Another Democrat, state Representative Jason Lewis of Winchester, said: “Governor Patrick has started what I think is an important and necessary conversation about tax reform.”
In evaluating the governor’s plan and any others, Lewis intends to look at four criteria: How well does it simplify the tax system; how does it contribute to making the state more competitive; is it more progressive than the current tax system; and does it raise enough revenue to meet the state’s transportation and other needs.
State Representative Paul J. Donato, a Medford Democrat, said: “I listened to the governor’s speech with great interest, and there are many things that have to be discussed. We all realize transportation and education are probably the most important things we have in our legislative session and we are going to try to find solutions to accommodate both of those.”
State Representative Christopher G. Fallon, a Malden Democrat, said: “I have some significant reservations and concerns, but I still have got to study it further before I say something conclusive.”
State Representative Brad Hill, an Ipswich Republican, is opposed. “I’m very concerned that for the last 10 years we have grown our budget by [about] a billion dollars a year,” he said. “I think we need to . . . really identify the entire budget and where the additional dollars have gone over the last 10 years before we are looking at higher taxes.”
But state Representative Ken Gordon, a Bedford Democrat who also represents Burlington and part of Chelmsford, has an initially favorable impression.
“It’s up to us at the Legislature to break down some of the numbers . . . but the idea that we need to look at sources of revenue that would be dedicated to specific needs I think is important,” he said.
“The governor’s plan would protect the people that are least able to pay and still raise some revenue so we can protect businesses and our citizens from a transportation system that will otherwise crumble,” Gordon said.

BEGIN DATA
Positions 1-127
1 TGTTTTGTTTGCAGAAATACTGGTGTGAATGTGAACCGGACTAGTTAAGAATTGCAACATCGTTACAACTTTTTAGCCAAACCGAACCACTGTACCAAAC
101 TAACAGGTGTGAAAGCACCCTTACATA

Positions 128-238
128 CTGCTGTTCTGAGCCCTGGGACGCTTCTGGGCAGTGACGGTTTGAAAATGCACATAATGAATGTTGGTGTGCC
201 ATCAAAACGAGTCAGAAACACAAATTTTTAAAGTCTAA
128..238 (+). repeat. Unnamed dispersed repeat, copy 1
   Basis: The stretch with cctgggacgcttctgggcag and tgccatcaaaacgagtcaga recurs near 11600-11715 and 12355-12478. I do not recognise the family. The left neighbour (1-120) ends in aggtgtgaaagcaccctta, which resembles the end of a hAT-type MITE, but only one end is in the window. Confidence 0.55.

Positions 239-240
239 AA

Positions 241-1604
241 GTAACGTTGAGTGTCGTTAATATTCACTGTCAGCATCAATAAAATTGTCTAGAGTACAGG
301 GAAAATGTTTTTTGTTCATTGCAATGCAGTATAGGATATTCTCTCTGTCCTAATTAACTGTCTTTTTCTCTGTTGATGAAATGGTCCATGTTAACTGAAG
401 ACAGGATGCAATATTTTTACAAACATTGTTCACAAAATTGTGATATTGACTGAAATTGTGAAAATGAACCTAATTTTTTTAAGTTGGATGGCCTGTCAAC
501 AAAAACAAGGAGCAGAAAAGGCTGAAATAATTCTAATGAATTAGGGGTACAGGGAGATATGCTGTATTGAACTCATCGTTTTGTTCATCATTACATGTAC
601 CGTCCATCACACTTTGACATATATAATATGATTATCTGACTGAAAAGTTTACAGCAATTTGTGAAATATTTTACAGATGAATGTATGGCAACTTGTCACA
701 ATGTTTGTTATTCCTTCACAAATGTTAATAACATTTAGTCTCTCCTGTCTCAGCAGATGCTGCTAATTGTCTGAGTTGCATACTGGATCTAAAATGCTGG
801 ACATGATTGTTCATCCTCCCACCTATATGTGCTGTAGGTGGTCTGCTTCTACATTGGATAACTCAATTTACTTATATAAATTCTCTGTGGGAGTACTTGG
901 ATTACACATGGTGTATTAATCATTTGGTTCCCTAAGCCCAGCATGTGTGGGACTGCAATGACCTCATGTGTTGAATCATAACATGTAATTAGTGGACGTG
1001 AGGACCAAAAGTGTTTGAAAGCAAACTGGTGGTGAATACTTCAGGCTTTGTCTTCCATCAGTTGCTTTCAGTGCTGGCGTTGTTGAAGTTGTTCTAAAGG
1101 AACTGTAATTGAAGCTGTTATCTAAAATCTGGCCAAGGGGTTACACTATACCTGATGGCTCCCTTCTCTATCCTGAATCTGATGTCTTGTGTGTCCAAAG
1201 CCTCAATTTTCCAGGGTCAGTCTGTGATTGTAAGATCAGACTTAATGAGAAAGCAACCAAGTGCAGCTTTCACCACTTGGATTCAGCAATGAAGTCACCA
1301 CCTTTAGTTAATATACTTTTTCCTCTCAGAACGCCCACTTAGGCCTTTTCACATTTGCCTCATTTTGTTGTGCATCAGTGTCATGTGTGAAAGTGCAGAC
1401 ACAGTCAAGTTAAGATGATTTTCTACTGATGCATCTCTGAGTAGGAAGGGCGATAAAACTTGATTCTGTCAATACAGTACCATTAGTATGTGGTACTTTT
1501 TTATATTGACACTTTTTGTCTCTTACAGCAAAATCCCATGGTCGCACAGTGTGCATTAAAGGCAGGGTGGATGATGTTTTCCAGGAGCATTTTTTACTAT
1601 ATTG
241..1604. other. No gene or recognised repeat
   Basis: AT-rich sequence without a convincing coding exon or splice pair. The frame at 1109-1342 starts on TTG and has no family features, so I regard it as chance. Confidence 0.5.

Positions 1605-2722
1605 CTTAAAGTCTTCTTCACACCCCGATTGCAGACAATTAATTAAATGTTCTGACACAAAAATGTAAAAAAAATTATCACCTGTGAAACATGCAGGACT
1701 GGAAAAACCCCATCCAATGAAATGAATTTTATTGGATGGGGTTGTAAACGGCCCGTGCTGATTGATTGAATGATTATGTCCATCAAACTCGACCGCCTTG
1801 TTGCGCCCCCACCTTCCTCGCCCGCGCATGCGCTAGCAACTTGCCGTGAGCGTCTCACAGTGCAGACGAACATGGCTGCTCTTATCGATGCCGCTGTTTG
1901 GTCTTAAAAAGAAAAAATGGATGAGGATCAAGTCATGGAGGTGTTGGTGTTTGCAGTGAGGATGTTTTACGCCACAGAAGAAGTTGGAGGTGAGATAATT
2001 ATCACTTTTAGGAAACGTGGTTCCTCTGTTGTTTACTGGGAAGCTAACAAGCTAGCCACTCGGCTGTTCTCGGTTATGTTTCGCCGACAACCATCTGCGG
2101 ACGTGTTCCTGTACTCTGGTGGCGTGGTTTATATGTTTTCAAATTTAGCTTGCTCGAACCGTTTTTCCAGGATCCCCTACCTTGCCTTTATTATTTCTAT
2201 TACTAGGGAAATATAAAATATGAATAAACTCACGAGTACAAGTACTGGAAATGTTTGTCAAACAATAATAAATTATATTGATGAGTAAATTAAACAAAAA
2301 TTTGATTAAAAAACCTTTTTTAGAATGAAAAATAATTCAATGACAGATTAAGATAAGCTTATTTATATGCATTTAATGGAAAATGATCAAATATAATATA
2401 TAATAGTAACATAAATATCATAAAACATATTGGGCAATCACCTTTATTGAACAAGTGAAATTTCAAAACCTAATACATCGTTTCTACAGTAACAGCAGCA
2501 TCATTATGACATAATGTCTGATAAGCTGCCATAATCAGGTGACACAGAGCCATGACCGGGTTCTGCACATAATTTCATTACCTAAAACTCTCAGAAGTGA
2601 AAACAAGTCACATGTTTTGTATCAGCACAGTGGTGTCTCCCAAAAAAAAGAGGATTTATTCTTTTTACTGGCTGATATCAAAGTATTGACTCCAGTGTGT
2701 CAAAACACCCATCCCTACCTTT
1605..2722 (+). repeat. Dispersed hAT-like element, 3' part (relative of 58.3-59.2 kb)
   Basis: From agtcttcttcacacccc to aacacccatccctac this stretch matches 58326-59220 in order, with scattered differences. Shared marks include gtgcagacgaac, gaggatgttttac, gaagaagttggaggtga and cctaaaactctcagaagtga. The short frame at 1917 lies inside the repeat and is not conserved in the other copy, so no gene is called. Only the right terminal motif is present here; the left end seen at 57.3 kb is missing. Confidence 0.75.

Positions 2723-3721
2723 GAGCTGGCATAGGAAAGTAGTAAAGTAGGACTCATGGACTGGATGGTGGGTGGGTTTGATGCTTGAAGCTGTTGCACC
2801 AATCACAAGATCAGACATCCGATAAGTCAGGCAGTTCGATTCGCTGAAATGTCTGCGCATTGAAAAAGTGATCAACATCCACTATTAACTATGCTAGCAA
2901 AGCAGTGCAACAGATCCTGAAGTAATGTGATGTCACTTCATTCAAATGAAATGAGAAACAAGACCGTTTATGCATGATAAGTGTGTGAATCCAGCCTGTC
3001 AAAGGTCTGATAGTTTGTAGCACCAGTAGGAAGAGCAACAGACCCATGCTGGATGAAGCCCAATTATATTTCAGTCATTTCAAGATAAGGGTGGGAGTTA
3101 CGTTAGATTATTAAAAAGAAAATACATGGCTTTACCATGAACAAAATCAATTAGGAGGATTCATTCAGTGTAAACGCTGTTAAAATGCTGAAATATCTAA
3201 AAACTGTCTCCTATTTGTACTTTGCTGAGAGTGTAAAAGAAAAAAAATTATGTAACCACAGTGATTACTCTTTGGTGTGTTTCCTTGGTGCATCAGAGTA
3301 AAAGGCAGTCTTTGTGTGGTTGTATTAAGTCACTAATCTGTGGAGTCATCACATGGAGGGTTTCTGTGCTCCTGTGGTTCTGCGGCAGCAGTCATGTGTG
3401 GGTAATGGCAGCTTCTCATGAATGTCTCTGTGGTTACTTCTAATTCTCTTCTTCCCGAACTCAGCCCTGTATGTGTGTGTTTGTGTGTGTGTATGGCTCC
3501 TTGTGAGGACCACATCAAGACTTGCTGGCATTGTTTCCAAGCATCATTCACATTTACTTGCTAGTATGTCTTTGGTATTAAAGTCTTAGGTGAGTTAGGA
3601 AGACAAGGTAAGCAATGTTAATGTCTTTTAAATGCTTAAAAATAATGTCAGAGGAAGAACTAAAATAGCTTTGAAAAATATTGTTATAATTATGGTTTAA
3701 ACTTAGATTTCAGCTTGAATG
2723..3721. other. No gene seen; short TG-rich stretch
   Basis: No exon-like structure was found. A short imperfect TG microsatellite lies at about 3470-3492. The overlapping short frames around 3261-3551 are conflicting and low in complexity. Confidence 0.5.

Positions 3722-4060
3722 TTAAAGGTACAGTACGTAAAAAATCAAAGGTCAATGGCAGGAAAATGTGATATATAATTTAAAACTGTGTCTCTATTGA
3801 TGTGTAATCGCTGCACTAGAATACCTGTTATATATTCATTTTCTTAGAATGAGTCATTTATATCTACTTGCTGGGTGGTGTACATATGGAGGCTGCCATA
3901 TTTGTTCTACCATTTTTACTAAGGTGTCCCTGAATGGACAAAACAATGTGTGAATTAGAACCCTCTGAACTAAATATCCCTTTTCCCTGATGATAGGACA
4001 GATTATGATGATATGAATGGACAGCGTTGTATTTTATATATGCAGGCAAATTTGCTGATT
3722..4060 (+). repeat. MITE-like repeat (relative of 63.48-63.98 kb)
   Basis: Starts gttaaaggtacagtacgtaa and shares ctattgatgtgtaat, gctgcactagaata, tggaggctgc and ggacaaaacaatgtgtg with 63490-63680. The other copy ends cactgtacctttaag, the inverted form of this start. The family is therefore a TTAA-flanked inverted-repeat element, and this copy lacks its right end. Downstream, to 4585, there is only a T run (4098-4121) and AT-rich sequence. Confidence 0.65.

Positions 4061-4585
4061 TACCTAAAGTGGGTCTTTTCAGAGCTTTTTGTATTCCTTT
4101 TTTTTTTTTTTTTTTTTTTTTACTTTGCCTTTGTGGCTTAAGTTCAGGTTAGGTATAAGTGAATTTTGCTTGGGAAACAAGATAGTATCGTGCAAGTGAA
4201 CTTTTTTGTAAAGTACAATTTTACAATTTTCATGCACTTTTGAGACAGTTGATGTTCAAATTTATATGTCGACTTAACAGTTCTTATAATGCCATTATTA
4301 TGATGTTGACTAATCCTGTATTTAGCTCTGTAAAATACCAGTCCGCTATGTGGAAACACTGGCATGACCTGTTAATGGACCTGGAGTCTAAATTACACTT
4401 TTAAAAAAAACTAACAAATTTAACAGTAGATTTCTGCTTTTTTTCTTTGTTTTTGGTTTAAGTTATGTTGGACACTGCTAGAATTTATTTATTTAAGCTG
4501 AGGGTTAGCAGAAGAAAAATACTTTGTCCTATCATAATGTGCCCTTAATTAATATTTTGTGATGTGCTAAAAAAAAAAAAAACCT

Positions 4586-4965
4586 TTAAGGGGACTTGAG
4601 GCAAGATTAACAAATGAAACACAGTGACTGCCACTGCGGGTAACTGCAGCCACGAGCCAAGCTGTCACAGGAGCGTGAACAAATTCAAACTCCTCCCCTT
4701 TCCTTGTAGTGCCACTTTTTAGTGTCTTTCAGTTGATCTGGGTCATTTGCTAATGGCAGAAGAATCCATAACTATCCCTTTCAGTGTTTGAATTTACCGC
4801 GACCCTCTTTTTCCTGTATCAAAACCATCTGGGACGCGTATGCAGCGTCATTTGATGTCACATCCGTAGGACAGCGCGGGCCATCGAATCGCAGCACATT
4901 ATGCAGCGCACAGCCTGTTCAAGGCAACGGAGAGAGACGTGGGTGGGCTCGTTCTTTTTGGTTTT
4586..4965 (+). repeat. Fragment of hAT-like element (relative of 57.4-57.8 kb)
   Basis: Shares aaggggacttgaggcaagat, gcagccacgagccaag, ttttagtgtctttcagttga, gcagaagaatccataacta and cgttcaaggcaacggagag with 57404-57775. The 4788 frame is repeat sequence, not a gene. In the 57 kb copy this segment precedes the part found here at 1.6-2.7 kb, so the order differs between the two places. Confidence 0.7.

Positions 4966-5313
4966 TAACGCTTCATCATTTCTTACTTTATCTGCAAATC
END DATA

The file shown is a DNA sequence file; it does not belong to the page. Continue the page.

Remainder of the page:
State Representative Lenny Mirra, a Newbury Republican, agreed the state needs to invest in infrastructure needs. “Where I disagree with the governor,” he said, “is that he wants to increase the income tax. I think we should . . . leave tax rates where they are.”
Also opposed is state Representative Kevin J. Murphy, a Lowell Democrat.
“I’ve voted against every tax increase proposal in the past several years and, quite honestly, changed my position on casino gambling in recognition of the need for increased revenues.”
“I think he’s right when he says we need to address our infrastructure problems,” Murphy added of Patrick. “But I was hoping the casino revenue would help that out, rather than raising the income tax.”
State Representative Paul Brodeur, a Melrose Democrat, calls himself “an agnostic” on the governor’s plan.
“Unlike what happens in Washington, the governor has done something we haven’t seen for a long time,” Brodeur said. “He has laid out an ambitious agenda and said exactly how he wants to pay for it. That in politics is a remarkable thing.
“Our job as a Legislature is to go through it, see what we feel is worthwhile, and what we can afford and see how any tax increase will impact the middle class.”John Laidler can be reached at firstname.lastname@example.org.